In that talk, she described doing her own small survey of colleges to see what they would turn over. In one case, she said for $50 the institution sent her directory information (emailed and unencrypted) on more than 22,000 students that included the names and addresses of the parents of international students.

Another privacy hole can be medical records, which generally fall under the Health Insurance Privacy and Accountability Act (HIPAA). But Figueroa said a student’s medical records can lose HIPAA protection if anyone but the designated provider requests them – even the student.

Then they suddenly become education records, and they lose all HIPAA protection.

Yes, students do have the right to put a so-called “privacy hold” on their directory information, but Figueroa says most educational institutions aren’t very proactive or consistent about letting them know about it or how to do it.

There’s no standardized way that you have to let students know. Some places it’s on the website, some in catalog, school fact book or some other esoteric place. Some schools let you just sign in with your ID to opt out, some you have to be physically present.

Cohen said the law does require that schools provide notice of the types of information considered “directory,” and the right to opt out. But he added that “there is probably room for privacy-conscious schools to make this information more readily available”.

Figueroa said she sometimes feels like she’s on a one-woman crusade. But she has company. The Electronic Privacy Information Center proposed a Student Privacy Bill of Rights in March 2014 that called for, among other things, making it easier for students to access and amend their records, to limit the collection and retention of records and to forbid using it “to serve generalized or targeted advertisements”.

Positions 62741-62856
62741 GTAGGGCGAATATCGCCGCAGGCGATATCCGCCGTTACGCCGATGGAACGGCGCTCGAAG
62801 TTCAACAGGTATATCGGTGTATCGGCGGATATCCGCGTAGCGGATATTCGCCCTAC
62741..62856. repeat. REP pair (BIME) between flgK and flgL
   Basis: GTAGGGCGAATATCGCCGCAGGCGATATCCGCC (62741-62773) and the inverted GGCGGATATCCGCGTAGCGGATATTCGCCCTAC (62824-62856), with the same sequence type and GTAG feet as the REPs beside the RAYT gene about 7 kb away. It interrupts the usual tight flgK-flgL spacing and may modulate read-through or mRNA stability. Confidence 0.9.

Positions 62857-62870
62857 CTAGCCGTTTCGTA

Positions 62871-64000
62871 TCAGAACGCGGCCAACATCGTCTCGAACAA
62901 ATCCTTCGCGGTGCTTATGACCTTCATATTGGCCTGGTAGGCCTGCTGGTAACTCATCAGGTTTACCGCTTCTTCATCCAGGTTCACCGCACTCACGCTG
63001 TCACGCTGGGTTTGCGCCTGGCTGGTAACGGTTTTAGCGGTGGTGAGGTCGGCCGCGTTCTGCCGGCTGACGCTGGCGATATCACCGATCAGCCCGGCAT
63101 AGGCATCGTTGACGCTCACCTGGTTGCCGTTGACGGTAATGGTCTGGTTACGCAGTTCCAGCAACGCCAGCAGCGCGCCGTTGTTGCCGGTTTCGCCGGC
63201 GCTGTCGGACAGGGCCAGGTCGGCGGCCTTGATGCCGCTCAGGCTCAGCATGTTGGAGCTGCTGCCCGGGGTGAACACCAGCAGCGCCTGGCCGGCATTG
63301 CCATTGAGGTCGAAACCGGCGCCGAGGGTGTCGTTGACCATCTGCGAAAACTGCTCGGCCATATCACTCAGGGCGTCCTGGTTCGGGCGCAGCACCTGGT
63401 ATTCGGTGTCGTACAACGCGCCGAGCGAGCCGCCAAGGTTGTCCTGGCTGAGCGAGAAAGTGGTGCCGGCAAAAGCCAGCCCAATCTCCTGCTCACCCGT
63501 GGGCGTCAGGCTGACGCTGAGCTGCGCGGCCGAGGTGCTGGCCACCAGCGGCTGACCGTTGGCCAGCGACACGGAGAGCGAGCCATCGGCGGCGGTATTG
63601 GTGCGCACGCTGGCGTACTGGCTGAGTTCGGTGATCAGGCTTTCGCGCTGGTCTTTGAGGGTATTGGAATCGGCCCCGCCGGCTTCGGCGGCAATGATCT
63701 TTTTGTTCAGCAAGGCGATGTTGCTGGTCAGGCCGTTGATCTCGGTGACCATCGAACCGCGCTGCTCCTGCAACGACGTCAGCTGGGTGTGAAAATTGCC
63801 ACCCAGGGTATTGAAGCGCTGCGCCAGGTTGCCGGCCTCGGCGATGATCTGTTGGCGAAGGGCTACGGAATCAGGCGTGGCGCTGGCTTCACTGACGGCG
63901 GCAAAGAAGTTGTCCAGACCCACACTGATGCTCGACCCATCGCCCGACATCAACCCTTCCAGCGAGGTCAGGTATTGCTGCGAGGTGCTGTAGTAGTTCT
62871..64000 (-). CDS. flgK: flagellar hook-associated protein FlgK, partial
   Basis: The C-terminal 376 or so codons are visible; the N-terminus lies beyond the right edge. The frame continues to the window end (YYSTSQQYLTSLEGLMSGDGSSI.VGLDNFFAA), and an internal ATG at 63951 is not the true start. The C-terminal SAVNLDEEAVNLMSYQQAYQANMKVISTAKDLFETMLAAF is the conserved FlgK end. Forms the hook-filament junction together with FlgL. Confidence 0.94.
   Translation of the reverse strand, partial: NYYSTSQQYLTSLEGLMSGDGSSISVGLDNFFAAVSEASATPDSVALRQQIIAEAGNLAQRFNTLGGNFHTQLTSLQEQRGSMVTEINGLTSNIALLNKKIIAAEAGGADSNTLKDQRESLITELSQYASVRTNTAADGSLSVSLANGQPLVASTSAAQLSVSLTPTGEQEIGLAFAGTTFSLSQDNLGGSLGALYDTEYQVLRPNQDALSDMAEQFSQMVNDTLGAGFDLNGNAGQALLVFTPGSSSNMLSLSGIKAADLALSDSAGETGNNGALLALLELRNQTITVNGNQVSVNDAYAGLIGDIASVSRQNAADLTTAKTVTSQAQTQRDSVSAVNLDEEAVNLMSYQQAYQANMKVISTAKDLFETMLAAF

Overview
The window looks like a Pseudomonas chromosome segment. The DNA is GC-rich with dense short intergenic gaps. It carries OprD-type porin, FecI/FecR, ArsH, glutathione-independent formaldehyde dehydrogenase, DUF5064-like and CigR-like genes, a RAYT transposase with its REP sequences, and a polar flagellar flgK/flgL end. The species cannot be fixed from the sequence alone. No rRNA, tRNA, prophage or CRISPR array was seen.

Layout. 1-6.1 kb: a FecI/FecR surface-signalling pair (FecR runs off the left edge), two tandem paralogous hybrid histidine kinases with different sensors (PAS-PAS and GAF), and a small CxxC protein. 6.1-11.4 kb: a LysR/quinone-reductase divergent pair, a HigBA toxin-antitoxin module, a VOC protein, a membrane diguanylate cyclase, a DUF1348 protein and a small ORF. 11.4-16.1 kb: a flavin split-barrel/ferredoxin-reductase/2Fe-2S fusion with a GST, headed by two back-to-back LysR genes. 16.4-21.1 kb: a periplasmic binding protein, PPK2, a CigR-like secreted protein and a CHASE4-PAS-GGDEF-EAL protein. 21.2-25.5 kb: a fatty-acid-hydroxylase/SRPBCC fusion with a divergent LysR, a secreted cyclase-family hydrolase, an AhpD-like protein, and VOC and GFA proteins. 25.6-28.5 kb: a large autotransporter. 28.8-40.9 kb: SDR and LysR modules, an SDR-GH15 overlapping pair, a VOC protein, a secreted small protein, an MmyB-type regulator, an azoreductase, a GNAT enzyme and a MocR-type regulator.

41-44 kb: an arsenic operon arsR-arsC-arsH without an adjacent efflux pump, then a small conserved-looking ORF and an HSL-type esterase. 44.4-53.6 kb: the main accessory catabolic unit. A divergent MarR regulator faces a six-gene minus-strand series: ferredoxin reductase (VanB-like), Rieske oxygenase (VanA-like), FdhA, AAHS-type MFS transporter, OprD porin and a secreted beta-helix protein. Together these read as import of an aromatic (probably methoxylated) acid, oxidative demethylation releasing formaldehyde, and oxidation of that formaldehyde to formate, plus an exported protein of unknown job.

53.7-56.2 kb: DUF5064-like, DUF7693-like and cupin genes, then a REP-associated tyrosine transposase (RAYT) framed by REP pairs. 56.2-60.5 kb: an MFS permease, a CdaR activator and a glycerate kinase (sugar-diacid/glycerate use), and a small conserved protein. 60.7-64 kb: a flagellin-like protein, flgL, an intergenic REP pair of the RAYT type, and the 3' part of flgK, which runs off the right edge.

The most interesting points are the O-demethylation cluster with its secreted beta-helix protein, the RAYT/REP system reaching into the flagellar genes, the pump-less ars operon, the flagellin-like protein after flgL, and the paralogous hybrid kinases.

EPIC also sued the US Department of Education in 2012 over what the group said were “unlawful” changes to privacy provisions in FERPA, but that went nowhere – it was dismissed in September 2013, with the court finding that neither EPIC nor co-plaintiffs had standing.

Still, Cohen said there has been progress. He cited the Data Quality Campaign, which reported that from 2013 through September 2016, “36 states passed 73 student data privacy bills into law.  Congress has introduced a number of student privacy legislative proposals, and more than 300 education technology providers have taken the Student Privacy Pledge since it was introduced at the end of 2014.” He added that

… while there is room for FERPA to be modernized, I think that the most impactful way to protect student privacy right now is to better inform students and parents of their rights.

Theresa Payton, CEO of Fortalice and a former White House CIO, agreed.

I would love for students to be able to opt-in/opt-out of having their information shared and fully understand the implications of the state of their personal privacy. I’d also like to see more anonymization of student data for research purposes and trend forecasting.

Figueroa said the bottom line is that the risks from handing out that information to whoever asks is more of a threat than students, or even their parents, realize. “It’s a treasure trove of PII that you can use to do all kinds of things,” she said.